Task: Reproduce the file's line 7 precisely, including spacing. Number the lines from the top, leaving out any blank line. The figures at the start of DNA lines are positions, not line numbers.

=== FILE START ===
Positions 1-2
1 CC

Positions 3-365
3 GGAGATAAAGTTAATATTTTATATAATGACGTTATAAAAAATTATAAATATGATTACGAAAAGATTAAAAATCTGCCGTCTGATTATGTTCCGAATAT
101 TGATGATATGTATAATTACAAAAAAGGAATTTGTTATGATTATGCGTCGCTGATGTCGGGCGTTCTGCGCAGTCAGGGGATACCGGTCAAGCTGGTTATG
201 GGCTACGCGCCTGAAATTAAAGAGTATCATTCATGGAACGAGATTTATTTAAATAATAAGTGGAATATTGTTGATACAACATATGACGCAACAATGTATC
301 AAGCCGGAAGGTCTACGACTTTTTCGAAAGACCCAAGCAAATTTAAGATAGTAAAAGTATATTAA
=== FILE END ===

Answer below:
301 AAGCCGGAAGGTCTACGACTTTTTCGAAAGACCCAAGCAAATTTAAGATAGTAAAAGTATATTAA